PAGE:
These days clients expect their provider to drive transformation and improve legacy processes, but, as Adam Cummins, Principal for Pace Harmon points out, letting go of old processes, approaches and perspectives and allowing the BPO provider to make changes to deliver improvements, efficiencies and savings can be a challenge.
The biggest challenge is that the client does not have the attitudes, behaviours or talent and skill sets necessary for collaboration. In all fairness these may also be lacking on the vendor side of things. Research from the London School of Economics and sponsored by Accenture, highlights that implementing joint operating, management, and executive committees, without having the right partnering attitudes and behaviours in place may inhibit rather than promote the success of a BPO relationship.
Governance structures are important, but the client must fully appreciate the provider as a strategic partner rather than as a vendor. A true partnership needs to display behaviours such as resolving conflicts fairly and protecting both parties’ commercial interests. Contract constructed around an adversarial approach usually only produce winners and losers, business environments change -likewise BPO relationships need the flexibility to meet shifting market demands and commercial realities. Thus contracts that allow for a team made up of executives from both sides to investigate the facts of a contract failure as opposed to an adversarial approach when one side wins may be worth considering. After all a loser means that one side will have little or no interest in maintaining the contract.
The inability for organisations to collaborate with a partner can stem from internal silos and reluctance to share information within the organisation. Client executives and leaders need to promote collaboration with their internal teams. Collaboration requires, first and foremost, a change in attitude and behaviour of people throughout the client organisation.
Client teams need to work with teams from the provider just as much as they need to work with other internal teams.
Trust is the belief or confidence that one party has in the reliability, integrity and honesty of another party. It is the expectation that the faith one places in someone else will be honoured. The client and provider need to establish trust between their respective teams before they can effectively collaborate.
Teams that are suspicious or cynical of each other will not share information or collaborate effectively, and may even work to undermine each other.
Relationships develop and change over time. The ones that endure and stand the test of time are based on trust and allow for a true collaborative approach rather than one that gets bogged down in the governance structures imposed by a contract.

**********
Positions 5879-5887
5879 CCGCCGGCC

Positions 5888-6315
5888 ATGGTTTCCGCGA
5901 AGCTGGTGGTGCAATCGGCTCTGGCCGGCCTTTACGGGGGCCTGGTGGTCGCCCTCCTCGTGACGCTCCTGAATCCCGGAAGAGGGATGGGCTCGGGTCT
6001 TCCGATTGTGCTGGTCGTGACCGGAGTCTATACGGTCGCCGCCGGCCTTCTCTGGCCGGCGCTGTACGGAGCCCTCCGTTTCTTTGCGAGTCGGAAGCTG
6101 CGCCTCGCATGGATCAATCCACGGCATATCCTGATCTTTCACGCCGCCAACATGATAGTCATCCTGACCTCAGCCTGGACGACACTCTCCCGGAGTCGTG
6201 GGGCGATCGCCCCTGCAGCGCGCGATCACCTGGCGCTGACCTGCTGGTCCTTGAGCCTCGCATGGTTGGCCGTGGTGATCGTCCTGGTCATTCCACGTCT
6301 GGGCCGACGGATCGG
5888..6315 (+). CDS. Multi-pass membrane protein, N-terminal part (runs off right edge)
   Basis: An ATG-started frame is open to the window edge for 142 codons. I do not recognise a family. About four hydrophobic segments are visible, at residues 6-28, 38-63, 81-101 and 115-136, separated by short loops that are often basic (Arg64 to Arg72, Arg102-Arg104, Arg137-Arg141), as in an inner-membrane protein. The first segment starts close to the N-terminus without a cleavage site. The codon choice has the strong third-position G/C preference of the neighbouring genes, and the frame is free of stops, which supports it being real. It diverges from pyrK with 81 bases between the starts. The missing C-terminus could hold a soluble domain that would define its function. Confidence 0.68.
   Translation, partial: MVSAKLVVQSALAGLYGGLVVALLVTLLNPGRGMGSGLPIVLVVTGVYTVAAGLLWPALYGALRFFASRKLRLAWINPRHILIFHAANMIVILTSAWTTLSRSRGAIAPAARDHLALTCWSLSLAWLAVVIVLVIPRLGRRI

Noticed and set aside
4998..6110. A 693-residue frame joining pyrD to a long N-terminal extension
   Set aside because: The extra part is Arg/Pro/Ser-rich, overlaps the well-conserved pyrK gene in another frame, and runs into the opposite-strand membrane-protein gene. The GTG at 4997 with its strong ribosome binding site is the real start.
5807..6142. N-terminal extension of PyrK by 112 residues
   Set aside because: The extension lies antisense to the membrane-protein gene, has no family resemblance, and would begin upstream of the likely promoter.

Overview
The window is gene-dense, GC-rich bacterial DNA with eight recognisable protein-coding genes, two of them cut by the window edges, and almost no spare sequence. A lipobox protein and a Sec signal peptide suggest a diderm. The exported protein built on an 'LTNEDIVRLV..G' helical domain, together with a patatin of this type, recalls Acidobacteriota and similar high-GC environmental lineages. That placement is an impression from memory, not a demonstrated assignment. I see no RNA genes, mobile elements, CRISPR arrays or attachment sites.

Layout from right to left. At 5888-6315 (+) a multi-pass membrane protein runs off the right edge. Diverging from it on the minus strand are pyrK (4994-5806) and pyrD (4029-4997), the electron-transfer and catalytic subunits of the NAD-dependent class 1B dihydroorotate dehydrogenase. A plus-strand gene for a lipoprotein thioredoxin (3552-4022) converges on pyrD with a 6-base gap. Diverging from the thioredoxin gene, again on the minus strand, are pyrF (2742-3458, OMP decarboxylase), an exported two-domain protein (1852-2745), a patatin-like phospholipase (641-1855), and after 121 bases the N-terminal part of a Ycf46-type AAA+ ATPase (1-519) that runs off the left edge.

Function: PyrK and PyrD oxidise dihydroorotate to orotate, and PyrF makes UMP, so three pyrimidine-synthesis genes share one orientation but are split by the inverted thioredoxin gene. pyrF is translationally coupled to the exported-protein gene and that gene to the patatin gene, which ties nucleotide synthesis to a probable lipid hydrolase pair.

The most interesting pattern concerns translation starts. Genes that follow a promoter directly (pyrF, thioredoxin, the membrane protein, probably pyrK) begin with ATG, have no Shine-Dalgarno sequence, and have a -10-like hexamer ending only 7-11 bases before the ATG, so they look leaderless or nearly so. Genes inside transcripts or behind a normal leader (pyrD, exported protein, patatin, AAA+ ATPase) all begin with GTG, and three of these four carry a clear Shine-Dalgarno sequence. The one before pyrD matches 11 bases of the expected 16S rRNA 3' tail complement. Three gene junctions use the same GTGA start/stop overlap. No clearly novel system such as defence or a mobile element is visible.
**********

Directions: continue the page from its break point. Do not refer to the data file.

Originally Published in the Sauce eNewsletter - theOutsourcing-Guide.com
Publish Date: April 22, 2015 7:35 AM
The continuing rise in the number of contracts containing outcome-based pricing models provides obvious rewards and benefits for BPO buyers and vendors. But there are dangers and challenges where the vendor can be expected to take on all the risks.
In the past, buyers approached sourcing as a way to access the right skills at the right price at the right time, without exploring the full potential of their outsourcing relationships. Meanwhile, providers have tended to play it safe by sticking to time and material manpower-linked growth models that do not necessarily maximise value.
For BPO and outsourcing relationships to help clients innovate and add value to their organisation, the contracts need to contain outcome-based pricing models. Outcomes based pricing means the customer contracts and pays for business results delivered by the provider, rather than for defined activities, tasks or assets. The contract focuses on the desired outcome of the work to be performed rather than how it will be performed.
Gainsharing is a system that includes (1) a financial measurement and feedback system to monitor company performance and distribute gains in the form of bonuses when appropriate, and (2) a focused involvement system to eliminate barriers to improved company performance. Gainsharing systems vary widely in terms of their design and the degree to which they are integrated into the regular operating systems of the company. Of course, the more they are integrated into the day-to-day operational systems, the more commitment there is to the Gainsharing system. And, the more commitment there is to achieving overall business goals (including the Gainsharing goals) the better the resulting performance is.